The Psychoanalytic Perspective

Essay by midstreet1College, UndergraduateA+, November 2006

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Throughout history, the human being has undergone several adaptive and scientific advances. Psychology stems from the root of that scientific proliferation, the science of behavior, the mind, and the relationship of life and mind to the functions of the body. Sigmund Freud, the father of "modern" psychology proposed the Psychoanalytic theory; the first widely accepted and practiced theory in psychology. This theory explains the general causes of behavior, mental disorders such as DID0 and whether the scientific method is accurate in categorization.

The psychoanalytic theory attempts to explain the root of behavior and several mental disorders. This theory, originally developed by Sigmund Freud, encompasses the constant ongoing conflict between the "id, ego and the superego," (pg 580) in a person's daily life, and how the unconscious mind influences our personality. The metaphor commonly associated with Freud's psychoanalytic theory is the iceberg in the water, the human mind is only consciously aware of part of itself (the tip of the iceberg), while the unconscious is submerged or more complex but inaccessible by normal means.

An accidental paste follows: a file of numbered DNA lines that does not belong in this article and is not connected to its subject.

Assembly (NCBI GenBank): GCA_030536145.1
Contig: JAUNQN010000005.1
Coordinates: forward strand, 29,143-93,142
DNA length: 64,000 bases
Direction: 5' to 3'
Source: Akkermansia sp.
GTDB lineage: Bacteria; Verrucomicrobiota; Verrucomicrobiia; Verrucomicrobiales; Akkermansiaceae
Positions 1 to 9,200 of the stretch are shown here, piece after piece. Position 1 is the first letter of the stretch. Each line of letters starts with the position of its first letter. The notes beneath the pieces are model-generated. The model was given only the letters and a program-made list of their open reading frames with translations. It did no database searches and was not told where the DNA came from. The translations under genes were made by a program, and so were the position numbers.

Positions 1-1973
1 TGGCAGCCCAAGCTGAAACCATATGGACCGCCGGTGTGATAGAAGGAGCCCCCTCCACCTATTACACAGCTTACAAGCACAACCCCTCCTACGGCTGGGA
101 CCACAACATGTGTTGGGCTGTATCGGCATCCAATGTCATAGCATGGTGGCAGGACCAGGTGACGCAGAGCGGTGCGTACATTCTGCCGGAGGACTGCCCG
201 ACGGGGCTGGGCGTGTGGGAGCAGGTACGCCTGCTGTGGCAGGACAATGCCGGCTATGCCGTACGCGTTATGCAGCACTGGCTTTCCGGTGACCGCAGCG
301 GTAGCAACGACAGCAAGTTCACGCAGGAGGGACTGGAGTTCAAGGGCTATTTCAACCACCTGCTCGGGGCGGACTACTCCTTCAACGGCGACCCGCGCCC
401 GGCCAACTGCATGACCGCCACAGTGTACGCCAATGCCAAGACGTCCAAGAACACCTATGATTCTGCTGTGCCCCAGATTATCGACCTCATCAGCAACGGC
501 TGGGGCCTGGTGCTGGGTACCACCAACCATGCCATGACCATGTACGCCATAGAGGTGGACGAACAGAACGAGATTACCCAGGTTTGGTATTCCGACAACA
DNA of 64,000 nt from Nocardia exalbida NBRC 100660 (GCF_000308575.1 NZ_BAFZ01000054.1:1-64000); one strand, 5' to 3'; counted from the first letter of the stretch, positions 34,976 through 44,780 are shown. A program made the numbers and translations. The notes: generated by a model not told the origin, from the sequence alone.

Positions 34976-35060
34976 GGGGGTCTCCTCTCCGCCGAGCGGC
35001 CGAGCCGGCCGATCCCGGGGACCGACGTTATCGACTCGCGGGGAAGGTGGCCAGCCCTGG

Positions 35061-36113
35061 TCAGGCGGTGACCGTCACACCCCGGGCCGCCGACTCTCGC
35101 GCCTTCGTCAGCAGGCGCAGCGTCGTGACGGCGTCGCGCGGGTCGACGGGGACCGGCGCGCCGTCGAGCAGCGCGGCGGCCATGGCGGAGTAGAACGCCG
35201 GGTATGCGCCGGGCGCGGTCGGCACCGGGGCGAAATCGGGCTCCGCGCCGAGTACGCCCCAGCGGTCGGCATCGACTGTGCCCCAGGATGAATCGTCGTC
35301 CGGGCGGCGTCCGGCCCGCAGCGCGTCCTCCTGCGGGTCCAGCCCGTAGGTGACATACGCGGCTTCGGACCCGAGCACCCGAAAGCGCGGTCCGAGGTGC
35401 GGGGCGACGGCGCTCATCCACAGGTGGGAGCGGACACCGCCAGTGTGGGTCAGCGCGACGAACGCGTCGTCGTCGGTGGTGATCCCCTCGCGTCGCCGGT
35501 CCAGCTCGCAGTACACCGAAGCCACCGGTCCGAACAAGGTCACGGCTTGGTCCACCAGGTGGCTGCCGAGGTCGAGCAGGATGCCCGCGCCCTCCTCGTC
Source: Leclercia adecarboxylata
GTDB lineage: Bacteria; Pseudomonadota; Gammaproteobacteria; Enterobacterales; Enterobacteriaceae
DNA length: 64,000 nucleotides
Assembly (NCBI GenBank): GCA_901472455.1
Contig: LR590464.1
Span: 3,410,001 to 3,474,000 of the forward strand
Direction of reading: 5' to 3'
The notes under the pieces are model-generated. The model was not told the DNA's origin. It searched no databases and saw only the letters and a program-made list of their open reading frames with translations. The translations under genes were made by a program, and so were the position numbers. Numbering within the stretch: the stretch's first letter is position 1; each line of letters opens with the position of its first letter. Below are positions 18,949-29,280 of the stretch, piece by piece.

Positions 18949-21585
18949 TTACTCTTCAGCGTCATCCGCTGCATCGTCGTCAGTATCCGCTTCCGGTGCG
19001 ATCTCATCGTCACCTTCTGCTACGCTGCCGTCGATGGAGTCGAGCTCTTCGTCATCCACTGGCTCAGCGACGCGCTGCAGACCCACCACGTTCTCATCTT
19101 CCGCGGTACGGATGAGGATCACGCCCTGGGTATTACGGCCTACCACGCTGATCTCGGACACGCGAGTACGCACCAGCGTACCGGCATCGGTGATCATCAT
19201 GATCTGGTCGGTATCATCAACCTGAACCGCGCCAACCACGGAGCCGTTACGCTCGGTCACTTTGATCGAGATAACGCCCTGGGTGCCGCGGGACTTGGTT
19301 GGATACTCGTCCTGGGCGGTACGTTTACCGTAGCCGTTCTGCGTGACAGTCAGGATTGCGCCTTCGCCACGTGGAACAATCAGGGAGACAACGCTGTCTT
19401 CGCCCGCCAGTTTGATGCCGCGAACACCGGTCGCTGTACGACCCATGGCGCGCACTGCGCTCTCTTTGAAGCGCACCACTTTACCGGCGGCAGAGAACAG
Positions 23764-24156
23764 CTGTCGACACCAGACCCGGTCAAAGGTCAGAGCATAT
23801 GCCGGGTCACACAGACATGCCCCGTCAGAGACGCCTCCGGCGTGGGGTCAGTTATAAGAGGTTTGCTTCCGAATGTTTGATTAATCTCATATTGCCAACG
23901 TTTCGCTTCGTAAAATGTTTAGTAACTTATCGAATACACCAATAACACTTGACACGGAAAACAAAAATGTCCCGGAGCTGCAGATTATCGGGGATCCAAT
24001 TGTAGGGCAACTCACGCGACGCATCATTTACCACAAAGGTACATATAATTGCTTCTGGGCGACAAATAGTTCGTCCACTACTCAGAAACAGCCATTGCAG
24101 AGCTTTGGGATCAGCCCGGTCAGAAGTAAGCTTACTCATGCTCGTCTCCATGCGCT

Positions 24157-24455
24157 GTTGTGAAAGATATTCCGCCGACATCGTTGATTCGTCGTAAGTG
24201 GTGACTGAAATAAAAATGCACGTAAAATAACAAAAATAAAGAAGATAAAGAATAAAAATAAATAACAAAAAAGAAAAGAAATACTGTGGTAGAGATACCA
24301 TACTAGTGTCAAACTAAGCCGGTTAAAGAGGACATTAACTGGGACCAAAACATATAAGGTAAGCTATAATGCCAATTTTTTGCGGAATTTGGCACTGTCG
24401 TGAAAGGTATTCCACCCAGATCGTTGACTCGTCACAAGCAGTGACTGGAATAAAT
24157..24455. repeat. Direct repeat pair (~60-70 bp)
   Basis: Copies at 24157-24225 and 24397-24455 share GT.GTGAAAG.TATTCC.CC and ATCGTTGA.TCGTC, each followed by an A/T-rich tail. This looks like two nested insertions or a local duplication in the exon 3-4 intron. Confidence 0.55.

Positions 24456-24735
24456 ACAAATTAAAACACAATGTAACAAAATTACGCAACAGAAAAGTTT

(Fig 41.1) According to the theory, "[t]he id, has a reservoir of unconscious psychic energy constantly striving to satisfy basic drives to survive, reproduce and aggress" (pg 580). While the ego, "[helps people learn] to cope with the real world" (pg 580), and the superego, "forces the ego to consider not only the real but the ideal" (pg 580). The id's constant use of the "pleasure principle," (pg 580) which is "instant gratification," (pg 580) of it's desires, forces an immediate conflict with the adjacent ego and superego parts and rationality of demands. Following unconscious desires, the ego (immediate consciousness) and the superego (the conscience) must turn immediate needs into attainable and realistic goals, or face immediate danger or reprisal. This systemic behavioral process mediates...